EDP Sciences
Free access
Volume 404, Number 3, June IV 2003
Page(s) 949 - 958
Section Formation, structure and evolution of stars
DOI http://dx.doi.org/10.1051/0004-6361:20030563

A&A 404, 949-958 (2003)
DOI: 10.1051/0004-6361:20030563

Spatial origin of Galactic cosmic rays in diffusion models

II. Exotic primary cosmic rays
D. Maurin1, 2 and R. Taillet1, 3

1  Laboratoire de Physique Théorique LAPTH, 74941 Annecy-le-Vieux, France
2  Institut d'Astrophysique de Paris, 98 bis Bd Arago, 75014 Paris, France
3  Université de Savoie, 73011 Chambéry, France

(Received 6 December 2002 / Accepted 27 March 2003 )

In a companion paper, we investigated the question of the spatial origin of the cosmic rays detected in the Solar neighborhood, in the case of standard sources located in the Galactic disk. There are some reasons to believe that there may also be a large number of sources located in the halo, for example if the Galactic dark matter is made of supersymmetric particles or if Primordial Black Holes are present. These exotic sources could enhance the $\bar{p}$, $\bar{d}$ or positrons above the standard background, indicating the existence of new physics. The spatial distribution of these hypothetical sources, though an important ingredient to evaluate these exotic signals, is poorly known. The aim of this paper is to point out that this discussion should not be disconnected from that of the propagation properties in the Galaxy. More precisely, we determine the regions of the halo from which a significant fraction f of cosmic rays antiprotons and antideuterons detected in the Solar neighborhood were emitted (we refer to these regions as f-volumes), for different sets of propagation parameters consistent with B/C data, as derived in (2002). It is found that some of them lead to rather small f-volumes, indicating that the exotic cosmic rays could have a local origin (in particular for a small diffusive halo or a large Galactic convective wind), coming from the Solar neighborhood or the Galactic center region. It is also found that the dark matter density enhancement (spike) due to the accretion around the central supermassive black hole gives a negligible contribution to the exotic charged particle signal on Earth. The case of electrons and positrons is also discussed.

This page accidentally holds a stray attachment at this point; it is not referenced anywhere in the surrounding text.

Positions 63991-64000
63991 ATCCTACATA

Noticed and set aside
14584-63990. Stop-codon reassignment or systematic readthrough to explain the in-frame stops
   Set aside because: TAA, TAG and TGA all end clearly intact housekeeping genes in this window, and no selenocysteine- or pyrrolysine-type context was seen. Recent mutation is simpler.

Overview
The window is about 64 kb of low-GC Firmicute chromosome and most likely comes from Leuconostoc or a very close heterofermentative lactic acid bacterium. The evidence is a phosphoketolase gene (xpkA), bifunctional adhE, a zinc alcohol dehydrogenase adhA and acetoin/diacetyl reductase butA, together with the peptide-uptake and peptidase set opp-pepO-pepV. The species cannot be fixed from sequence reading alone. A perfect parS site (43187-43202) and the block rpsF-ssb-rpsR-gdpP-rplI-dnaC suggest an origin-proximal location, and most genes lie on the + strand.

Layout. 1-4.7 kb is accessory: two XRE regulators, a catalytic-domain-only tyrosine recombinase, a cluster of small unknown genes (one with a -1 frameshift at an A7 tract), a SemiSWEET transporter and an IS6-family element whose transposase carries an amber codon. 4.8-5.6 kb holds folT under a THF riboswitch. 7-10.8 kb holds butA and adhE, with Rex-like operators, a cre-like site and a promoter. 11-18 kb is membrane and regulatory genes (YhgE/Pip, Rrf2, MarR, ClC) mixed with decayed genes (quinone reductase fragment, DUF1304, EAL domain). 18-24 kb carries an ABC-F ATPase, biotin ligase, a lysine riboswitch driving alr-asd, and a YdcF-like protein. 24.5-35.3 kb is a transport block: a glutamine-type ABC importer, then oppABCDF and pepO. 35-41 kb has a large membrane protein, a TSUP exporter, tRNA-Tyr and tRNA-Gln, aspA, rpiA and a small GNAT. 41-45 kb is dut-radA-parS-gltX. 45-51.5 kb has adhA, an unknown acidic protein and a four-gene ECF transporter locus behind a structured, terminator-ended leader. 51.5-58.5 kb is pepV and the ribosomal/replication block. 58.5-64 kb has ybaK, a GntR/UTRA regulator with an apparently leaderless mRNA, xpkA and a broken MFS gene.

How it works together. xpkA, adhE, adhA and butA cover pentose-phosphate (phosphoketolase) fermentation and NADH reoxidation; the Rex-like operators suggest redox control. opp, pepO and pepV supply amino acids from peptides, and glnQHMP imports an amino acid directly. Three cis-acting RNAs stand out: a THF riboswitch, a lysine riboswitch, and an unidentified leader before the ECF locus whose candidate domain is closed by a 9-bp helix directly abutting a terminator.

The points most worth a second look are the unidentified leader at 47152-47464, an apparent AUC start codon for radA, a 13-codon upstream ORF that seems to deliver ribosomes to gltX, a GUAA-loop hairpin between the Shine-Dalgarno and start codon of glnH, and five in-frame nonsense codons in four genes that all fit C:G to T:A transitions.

Key words: ISM: cosmic rays -- cosmology: dark matter -- black hole physics

Offprint request: R. Taillet, taillet@lapp.in2p3.fr

© ESO 2003